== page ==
By Julian Pecquet - 03/06/14 10:56 AM EST
In the first House Foreign Affairs Committee hearing since the invasion of Crimea, lawmakers from both parties on Thursday upped the pressure on the Obama administration to take a tougher stance against Russia.
Members of the panel welcomed the White House's decision to ban visas and freeze the assets of people involved in the Crimean takeover. But they urged the administration to consider a slew of stronger options, from a U.N. resolution to inviting Ukraine into NATO to declaring Russian maneuvers an act of war.
Administration officials responded cautiously and avoided committing the administration to any particular course of action.
So far, no casualties have been reported in Crimea, and the administration is keenly intent on diffusing the situation without any bloodshed.
Rep. Ileana Ros-Lehtinen (R-Fla.), the panel's immediate past chairwoman, said she was circulating a "Dear Colleague" letter demanding the administration add more names to the list of Russian human rights violators targeted by the Magnitsky Act. The State Department only included 18 names on its list made public last year, with several others kept confidential.
“Adding names to the Magnitsky List will make these sanctions permanent, rather than an Executive Order that the president can rescind,” she said. “Is the administration considering adding more names of Russian officials … or is it simply a historical document for academics to ponder?”
The administration is “actively considering adding names to the Magnitsky list,” answered Eric Rubin, the deputy assistant secretary of State for Europe.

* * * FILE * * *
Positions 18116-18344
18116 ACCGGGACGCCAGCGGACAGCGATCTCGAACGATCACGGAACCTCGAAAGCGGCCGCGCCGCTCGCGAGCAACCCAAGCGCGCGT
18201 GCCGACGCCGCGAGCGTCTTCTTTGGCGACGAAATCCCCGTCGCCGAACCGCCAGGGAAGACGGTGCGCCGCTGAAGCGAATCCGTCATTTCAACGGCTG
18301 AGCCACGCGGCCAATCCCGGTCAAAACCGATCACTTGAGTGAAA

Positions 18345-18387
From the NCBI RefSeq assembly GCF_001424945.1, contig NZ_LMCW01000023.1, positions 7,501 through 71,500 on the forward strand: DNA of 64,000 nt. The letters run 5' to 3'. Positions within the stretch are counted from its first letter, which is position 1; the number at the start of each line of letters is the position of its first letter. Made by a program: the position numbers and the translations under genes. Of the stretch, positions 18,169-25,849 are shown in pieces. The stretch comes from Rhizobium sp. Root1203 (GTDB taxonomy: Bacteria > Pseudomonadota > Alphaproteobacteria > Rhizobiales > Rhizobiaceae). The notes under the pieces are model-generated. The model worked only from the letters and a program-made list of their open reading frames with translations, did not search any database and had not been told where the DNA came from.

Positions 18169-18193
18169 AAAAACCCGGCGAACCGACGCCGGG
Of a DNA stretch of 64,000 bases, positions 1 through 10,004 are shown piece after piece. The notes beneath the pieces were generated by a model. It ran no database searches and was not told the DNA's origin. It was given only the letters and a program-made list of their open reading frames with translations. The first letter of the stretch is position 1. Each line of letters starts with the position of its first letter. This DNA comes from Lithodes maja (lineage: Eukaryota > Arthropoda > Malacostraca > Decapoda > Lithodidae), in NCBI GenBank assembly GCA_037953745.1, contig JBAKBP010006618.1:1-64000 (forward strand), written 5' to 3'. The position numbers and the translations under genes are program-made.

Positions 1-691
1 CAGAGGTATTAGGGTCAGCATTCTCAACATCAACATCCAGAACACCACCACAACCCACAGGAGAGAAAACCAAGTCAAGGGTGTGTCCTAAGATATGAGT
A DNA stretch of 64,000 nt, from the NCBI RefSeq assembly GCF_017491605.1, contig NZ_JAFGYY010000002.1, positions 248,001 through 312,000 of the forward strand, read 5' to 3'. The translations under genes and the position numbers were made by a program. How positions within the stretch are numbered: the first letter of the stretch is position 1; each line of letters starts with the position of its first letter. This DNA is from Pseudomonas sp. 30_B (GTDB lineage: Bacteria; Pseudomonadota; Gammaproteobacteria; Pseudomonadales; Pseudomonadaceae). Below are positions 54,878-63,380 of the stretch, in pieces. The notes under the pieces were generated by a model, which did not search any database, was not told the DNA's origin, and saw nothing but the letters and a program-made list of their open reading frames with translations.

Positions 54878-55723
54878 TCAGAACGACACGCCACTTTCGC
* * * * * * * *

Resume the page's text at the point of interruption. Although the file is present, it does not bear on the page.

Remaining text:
And Rep. Ted Deutch (D-Fla.), the top Democrat on the Middle East panel, urged the administration to consider going after Russian individuals and entities involved in supporting Syrian President Bashar Assad's regime. Rubin said he'd take the request to higher-ups.
Rep. Michael McCaul (R-Texas), a tough critic of Obama's foreign policy, who chairs the Homeland Security Committee, sought to get the administration to label the Russia moves an “act of war.”
“I think we should call it what it is — it's pretty clear this is an act of war against another nation,” McCaul said. “I don't know if these sanctions will stop that.”
Rubin said Russia's moves constituted a “violation of international law” and left it at that.
Democrats Brian Higgins (D-N.Y.) and Bill Keating (D-Mass.), the top Democrat on the Europe subpanel, urged the administration to welcome Ukraine into NATO, if the country's new leaders want to go that route. Russia views NATO membership of its former Soviet satellites as a direct threat, and Europe, particularly Germany, has so far balked at admitting Georgia as a member following its 2008 war with Russia.
“As a matter of basic principle, NATO is an open alliance,” Rubin said.
And Rep. Eliot Engel (D-N.Y.), the top Democrat on the full committee, indicated he favored further sanctions. He said Wednesday that helping Ukraine was his top priority.
“Russia also must understand that there are consequences for its aggression,” he said. “I think we should consider a range of sanctions — including visa bans, freezing assets, and banking sanctions — so that President Putin understands that this will not be business as usual.”
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